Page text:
I have been doing a great deal of thinking about the subject of rewards. You are right that to motivate every child different techiniques are needed. However, what I have really been wondering lately, is... is it human nature to seek instant gratification which is why we use it so readiy to motivate our kids in the school system? The hippie in me says, reward with being able to join in craft projects or extra trips to the library, but the institutionalized teacher says, reward with stickers if children sit criss cross apple sauce in the fours squares of the rug, or if 5 year olds march down the hall without talking or dancing... I have a friend who has a school in Bangladesh, where they don't even have 4 walls, or textbooks for that matter. They don't deal with the issues we deal with. Respect is an entirely different subject. The kids feel that learning is the reward. Is it that education there is more meaningful for children born into poverty? I'm not sure, but it is interesting. Please share your thoughts...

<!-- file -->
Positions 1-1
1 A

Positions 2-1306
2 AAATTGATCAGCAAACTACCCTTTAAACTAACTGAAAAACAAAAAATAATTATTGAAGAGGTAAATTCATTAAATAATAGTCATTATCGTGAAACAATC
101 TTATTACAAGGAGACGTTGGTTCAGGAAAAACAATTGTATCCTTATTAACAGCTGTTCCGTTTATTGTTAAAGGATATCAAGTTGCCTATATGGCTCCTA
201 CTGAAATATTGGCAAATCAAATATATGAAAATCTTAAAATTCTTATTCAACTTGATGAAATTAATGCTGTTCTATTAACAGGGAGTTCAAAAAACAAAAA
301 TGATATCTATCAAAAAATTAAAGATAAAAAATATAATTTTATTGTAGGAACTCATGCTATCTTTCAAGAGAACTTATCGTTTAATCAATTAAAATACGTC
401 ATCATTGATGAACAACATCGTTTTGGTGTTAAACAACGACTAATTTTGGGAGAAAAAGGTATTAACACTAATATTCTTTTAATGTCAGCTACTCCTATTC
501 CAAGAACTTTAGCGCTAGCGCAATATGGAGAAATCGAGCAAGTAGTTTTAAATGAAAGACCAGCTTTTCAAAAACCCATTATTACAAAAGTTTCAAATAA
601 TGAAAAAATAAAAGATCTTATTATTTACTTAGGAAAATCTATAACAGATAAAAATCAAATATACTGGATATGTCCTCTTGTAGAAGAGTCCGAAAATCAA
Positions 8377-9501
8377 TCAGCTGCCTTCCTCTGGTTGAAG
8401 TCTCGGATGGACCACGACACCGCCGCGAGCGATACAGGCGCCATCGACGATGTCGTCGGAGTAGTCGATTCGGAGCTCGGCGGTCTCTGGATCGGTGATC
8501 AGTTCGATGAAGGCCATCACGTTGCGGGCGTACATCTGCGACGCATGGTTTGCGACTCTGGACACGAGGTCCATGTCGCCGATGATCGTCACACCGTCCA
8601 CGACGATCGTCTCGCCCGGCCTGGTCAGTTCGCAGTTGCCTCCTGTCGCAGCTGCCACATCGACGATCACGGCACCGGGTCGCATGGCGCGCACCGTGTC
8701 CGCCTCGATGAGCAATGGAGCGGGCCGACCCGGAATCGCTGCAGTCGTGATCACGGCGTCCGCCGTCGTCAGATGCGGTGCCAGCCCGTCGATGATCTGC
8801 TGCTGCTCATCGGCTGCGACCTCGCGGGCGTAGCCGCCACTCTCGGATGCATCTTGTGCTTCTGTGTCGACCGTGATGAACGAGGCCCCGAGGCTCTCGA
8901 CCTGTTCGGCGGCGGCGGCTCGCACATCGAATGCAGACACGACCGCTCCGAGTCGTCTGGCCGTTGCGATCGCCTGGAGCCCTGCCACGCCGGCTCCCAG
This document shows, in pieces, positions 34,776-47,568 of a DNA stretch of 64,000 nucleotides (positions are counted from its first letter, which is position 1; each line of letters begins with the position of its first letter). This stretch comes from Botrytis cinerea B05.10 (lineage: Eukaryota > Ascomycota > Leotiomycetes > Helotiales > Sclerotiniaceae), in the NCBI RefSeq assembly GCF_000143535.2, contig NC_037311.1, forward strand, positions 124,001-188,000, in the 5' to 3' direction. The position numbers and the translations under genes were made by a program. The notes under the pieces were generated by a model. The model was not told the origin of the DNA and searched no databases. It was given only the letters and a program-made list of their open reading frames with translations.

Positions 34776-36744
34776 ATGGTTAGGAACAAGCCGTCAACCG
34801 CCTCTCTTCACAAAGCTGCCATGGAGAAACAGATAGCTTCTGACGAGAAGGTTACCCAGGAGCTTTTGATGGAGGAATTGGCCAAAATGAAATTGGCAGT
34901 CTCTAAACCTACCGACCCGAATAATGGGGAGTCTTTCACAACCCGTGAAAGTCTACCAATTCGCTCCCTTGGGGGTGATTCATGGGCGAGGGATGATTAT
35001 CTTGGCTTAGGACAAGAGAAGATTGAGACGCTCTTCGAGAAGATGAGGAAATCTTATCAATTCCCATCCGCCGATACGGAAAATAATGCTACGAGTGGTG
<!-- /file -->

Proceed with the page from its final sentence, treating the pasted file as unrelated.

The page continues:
I have a friend who teaches in Spain (English to Spanish speaking students). These students find school to be a luxury, and according to my friend, they're excited about learning. American kids are so different. I guess compared to many children from other countries, our kids are very fortunate and spoiled so to speak. There are so many opportunities available to our kids, that they really don't learn to appreciate many things. As parents, it's our job to raise our kids to be as "down to earth" as possible. It's nice to be able to give our children all that we can, but what in fact are they learning from this?